“I was fearful because we live in a very hate-filled society and I was terrified for his school experience,” she explained.
Goyette chose a school 58 miles away because “I just didn’t feel like I was finding what I needed here.”
“I didn’t think the community was ready for it yet,” she said.
Transgender students have nothing to fear or hide at the Ann Arbor school.
“He’s fully accepted. He’s fully out. It’s completely a non-issue there,” Goyette said.
One of the lightning rods in the whole debate over this proposed policy is the issue of allowing transgender students to use restrooms and locker rooms that align with their gender identity.
Goyette said being able to use the facility that matches their gender identity is important to transgender youth because that’s where they feel the “safest” from both a physical and emotional standpoint.
“My son fully looks male now,” she explained. “If he were to walk into the female bathroom, I can guarantee people are going to say, ‘What are you doing in here?’”
Critics of the proposed policy have expressed their concern that allowing people of the opposite biological sex to use the same facilities could lead to invasions of privacy and safety issues. Some fear this could be abused by, for example, boys who simply want to gain access to girls’ restrooms and locker rooms.
Goyette believes the whole restroom/locker room issue has been blown way out of proportion. With regard to transgender students, she said they’re not going in there to cause problems for others.
“There are no cases documented, none, of a truly transgender individual going into a bathroom to hurt someone.” Goyette said. “Someone that is truly transgender is going in there for the sole purpose of using the bathroom.”
Goyette noted people need not worry about truly transgender youth changing their gender identity on a daily basis and “flitting in and out of bathrooms” because the “courage” it takes for these kids to use the facilities that align with their gender identity “is huge” and not something that’s taken lightly.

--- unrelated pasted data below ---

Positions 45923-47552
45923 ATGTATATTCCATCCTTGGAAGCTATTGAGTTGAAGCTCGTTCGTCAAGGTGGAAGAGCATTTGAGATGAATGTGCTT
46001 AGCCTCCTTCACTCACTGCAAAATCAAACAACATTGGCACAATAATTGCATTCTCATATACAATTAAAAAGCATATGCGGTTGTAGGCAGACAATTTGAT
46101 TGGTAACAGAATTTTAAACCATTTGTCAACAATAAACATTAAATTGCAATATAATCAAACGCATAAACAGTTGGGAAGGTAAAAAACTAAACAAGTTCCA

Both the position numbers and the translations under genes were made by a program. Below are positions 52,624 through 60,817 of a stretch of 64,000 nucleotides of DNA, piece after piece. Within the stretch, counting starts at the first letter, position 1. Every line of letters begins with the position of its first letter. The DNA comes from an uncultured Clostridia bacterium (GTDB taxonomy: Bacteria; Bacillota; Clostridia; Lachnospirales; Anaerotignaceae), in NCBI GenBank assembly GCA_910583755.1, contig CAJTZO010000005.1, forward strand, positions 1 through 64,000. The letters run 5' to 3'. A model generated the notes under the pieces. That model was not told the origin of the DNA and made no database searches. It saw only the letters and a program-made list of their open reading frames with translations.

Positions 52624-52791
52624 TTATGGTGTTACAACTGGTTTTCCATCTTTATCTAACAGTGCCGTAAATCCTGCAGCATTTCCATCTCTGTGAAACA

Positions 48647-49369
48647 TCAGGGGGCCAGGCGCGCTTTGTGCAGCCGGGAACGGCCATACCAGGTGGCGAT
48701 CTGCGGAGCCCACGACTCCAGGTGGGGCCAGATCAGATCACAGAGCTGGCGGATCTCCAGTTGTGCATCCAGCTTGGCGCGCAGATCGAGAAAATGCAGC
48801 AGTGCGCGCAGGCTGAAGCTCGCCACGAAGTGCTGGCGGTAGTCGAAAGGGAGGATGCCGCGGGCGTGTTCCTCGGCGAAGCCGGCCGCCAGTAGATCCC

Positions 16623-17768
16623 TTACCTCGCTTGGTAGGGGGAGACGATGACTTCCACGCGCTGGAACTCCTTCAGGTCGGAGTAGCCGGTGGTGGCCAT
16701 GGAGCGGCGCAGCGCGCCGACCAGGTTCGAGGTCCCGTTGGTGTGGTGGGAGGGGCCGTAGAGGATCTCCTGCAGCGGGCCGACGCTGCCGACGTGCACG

“These are not situations where people are choosing to dress this way one day just so (they) can get into the bathroom,” she said.
As for students pretending to be transgender in order to get inside facilities for the opposite sex, Goyette said if that did occur, that would be a “discipline issue” unrelated to the needs of genuine transgender people.
“We have to be really careful not to confuse the two (issues),” she said.
Besides, she doesn’t believe students would fake being part of such a stigmatized group because of the potential harassment and bullying they would suffer.
“Any kid that wants to be identified as mainstream and is going to pull a gag like that is not going to want to do it because of the backlash that you get,” Goyette said. “Who’s going to want to say they’re transgender if they’re not? No one in their right mind will, trust me.”
When asked if the Oxford school board is going to discuss the proposed policy, Throne indicated he assumed it would “if it is determined at the state level that we need to make changes to our existing policies and guidelines.”
“The school board is constantly reviewing its policies,” he wrote. “I know they have updated numerous policies and guidelines over the past year and I would expect them to continue.
“I think that it goes without saying but I will say it anyway: Oxford will work to put policies and guidelines in place to ensure that all students are educated in a safe environment free from discrimination,” Throne noted “At this point, if parents or community members want to have their opinions heard, they need to contact their state representatives.”